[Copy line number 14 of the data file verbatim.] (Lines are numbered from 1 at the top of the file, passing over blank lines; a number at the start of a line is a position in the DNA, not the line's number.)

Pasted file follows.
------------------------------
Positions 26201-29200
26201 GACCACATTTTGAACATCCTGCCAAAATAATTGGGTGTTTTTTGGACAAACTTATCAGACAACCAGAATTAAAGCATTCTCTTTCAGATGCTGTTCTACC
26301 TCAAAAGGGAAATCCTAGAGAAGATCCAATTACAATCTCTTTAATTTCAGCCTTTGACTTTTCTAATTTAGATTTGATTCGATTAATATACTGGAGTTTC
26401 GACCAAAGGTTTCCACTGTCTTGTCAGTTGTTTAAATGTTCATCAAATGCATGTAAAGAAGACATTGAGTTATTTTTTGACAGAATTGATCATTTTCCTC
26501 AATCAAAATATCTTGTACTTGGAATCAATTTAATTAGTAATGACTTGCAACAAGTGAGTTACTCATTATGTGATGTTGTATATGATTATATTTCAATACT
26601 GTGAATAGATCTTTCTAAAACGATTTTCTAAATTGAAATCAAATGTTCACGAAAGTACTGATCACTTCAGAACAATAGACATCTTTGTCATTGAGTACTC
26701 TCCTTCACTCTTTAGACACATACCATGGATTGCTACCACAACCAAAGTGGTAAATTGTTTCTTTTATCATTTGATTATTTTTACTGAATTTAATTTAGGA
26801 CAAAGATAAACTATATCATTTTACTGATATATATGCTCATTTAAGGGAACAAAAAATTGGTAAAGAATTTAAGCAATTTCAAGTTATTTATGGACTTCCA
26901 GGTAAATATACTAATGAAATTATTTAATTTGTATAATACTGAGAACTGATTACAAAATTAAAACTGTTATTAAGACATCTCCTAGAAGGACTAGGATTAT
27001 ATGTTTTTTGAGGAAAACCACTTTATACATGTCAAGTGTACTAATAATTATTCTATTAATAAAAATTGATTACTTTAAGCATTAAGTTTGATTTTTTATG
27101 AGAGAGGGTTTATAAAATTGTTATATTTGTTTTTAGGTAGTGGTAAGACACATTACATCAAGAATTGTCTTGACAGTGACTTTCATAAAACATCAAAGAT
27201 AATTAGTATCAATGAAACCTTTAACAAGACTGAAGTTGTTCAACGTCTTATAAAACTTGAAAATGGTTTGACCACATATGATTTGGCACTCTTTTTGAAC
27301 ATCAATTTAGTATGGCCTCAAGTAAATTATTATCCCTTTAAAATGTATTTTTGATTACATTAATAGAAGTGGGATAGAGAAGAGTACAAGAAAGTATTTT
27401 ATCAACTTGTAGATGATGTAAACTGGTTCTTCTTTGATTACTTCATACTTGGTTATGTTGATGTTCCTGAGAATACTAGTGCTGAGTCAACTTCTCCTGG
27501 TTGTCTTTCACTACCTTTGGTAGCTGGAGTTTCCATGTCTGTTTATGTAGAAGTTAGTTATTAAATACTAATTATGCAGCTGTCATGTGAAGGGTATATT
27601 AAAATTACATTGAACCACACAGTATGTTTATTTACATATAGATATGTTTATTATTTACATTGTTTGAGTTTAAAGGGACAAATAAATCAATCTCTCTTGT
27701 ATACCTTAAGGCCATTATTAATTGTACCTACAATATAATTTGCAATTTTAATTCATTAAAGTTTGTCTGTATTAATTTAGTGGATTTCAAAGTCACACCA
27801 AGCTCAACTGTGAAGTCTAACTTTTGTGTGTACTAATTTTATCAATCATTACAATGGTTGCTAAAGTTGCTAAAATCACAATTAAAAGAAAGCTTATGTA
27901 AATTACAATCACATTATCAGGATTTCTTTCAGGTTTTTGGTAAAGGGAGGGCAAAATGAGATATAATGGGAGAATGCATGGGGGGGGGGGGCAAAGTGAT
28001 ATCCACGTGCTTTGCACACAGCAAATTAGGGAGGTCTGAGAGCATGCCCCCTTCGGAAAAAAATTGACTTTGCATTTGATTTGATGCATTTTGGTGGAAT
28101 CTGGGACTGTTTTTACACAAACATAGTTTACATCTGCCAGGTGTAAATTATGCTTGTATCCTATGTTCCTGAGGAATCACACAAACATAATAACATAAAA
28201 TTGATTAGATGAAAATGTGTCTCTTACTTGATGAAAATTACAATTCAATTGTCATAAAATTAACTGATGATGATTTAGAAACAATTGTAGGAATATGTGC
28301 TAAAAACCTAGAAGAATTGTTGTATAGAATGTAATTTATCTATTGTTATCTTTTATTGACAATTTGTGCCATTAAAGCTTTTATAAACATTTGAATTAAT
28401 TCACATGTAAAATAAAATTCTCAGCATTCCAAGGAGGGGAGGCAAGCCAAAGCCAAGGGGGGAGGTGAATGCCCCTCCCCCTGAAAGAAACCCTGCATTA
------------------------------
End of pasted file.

27401 ATCAACTTGTAGATGATGTAAACTGGTTCTTCTTTGATTACTTCATACTTGGTTATGTTGATGTTCCTGAGAATACTAGTGCTGAGTCAACTTCTCCTGG